Once two independent, complete, fully interoperable implementations have been released, the specification can advance to the PR stage. Advanciement to this stage is a statement from the working group that the specification is technically sound and implementable, thus sending it to the W3C's Advisory Committee for final endorsement.
Recommendation (Rec)
After the Committee aproves a PR, it becomes a Recommendation. A W3C Recommendation is a web standard.

Community participation takes place mostly during the WD an LC stages. During CR stage the focus is on implementation feedback, and upon reaching PR all that's left is bureaucracy. If you have a proposal for a module that's on LC or later stage, don't let that bring down your idea: it can be used for the next level of the module.


What is CSS?

CSS, or Cascading Style Sheets, is a styling language originally developed to allow separating content and structure from visual presentation on web documents. Over the years, however, it has grown over that original scope to become a general purpose styling mechanism usable for any kind of document structured as a tree; with a primary focus on the HTML and XML language families.

CSS provides a declarative syntax through which different fragments of the document conforming to a pattern (the selector) can be given a series of styling rules. Currently available features include, to name a few, precise control over font faces and font style; box margins, borders, and paddings; element positioning; table layout, etc.

What are CSS levels?

CSS levels is a numbering scheme ressembling (in appearance) version numbering. CSS levels are not versions, however. Each level is built on top of the lower ones, adding and improving upon it.

Level 1 was the first specification of CSS developed by the W3C, back in 1996, to solve the basic presentational needs of the web as the issues of presentational markup were becoming prominent. Level 2 was a wide expansion of the style-sheet concept, adding presentation features like positioning, shadows, and bidirectional text; but also features such as media types or aural style sheets. Due to several issues, a Revision of that level is being developed.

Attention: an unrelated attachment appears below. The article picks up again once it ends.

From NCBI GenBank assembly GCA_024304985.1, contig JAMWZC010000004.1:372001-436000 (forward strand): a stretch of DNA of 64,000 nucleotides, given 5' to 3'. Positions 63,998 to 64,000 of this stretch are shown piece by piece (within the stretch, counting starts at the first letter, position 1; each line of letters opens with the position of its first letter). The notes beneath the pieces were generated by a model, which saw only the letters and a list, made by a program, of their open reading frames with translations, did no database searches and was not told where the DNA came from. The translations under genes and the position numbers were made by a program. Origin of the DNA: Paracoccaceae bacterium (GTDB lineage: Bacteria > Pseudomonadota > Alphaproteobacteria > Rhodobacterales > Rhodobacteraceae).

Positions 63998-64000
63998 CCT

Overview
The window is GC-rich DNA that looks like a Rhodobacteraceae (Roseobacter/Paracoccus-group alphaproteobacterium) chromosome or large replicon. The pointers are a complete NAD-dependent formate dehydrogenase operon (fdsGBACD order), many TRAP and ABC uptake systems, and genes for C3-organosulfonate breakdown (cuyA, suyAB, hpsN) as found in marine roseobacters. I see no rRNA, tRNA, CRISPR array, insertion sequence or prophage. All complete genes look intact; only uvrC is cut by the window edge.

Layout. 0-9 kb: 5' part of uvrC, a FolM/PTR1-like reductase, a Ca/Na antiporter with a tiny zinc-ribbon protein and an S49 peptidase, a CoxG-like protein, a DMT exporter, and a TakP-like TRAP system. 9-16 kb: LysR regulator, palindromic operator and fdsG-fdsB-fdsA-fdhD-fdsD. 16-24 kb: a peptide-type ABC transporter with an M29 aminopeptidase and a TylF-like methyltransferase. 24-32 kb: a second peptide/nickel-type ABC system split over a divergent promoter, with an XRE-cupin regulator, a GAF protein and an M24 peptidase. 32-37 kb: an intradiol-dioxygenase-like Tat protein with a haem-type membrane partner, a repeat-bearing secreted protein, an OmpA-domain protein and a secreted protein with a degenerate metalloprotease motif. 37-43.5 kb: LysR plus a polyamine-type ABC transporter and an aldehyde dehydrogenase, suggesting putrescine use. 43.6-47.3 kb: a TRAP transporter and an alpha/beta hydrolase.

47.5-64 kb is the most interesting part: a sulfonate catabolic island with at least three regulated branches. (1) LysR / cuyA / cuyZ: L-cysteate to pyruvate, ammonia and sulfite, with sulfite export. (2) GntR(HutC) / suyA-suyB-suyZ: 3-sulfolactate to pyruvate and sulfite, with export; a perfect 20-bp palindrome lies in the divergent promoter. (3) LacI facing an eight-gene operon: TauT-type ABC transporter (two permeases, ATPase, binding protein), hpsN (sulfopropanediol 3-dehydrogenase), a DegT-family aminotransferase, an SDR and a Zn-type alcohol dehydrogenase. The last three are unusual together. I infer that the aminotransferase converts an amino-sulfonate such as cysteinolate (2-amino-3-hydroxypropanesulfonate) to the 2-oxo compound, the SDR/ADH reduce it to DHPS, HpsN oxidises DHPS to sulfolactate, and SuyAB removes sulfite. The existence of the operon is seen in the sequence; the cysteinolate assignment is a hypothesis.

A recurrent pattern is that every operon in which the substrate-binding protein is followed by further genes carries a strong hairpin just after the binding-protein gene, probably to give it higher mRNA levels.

CSS Level 3 is the level where most current development efforts are commited, and it expands the language with a vast range of features and capabilities.

When will we be able to start using new features?

Thanks to modularization, each group of related features can advance at a different pace through the Recommendation Track, so features from each module can be used as soon as that module becomes stable and widely supported, regardless of other modules being on a less mature stage. For example, at the moment of writing this, most major browsers already support Selectors Level 3; while modules like Text Layout and Line Grid don't even have a public Working Draft yet.

Once a module reaches PR or Rec stage, you know that it's implemented by at least two independent browsers; which also means that competitors will work hard to catch up as soon as possible. This leaves a gap, however: old browsers tend to last a while before being completely replaced by newer versions; which means that it may take a while before support for a feature becomes commonplace.

In general, if your design supports fall back graciously enough (ie: if it still renders "ok" even in the total absence of the feature) you may start using a feature as soon as the module defining it enters CR stage: you won't get it applied on many browsers at the beginning, but support for it will grow and extend over time.

There are several sites on the Web dedicated to keep track of different browsers' support for CSS and other technologies. If you plan to use cutting-edge features, it may be a good idea to get familiar with these sites and keep checking them sporadically.

[Note for the WG: looks like http://www.quirksmode.org/compatibility.html is a great resource; but since it's external to the W3C and the WG there can be no guarantees of its accuracy and/or about it receiving timely updates. Would it be a good idea to list it here?]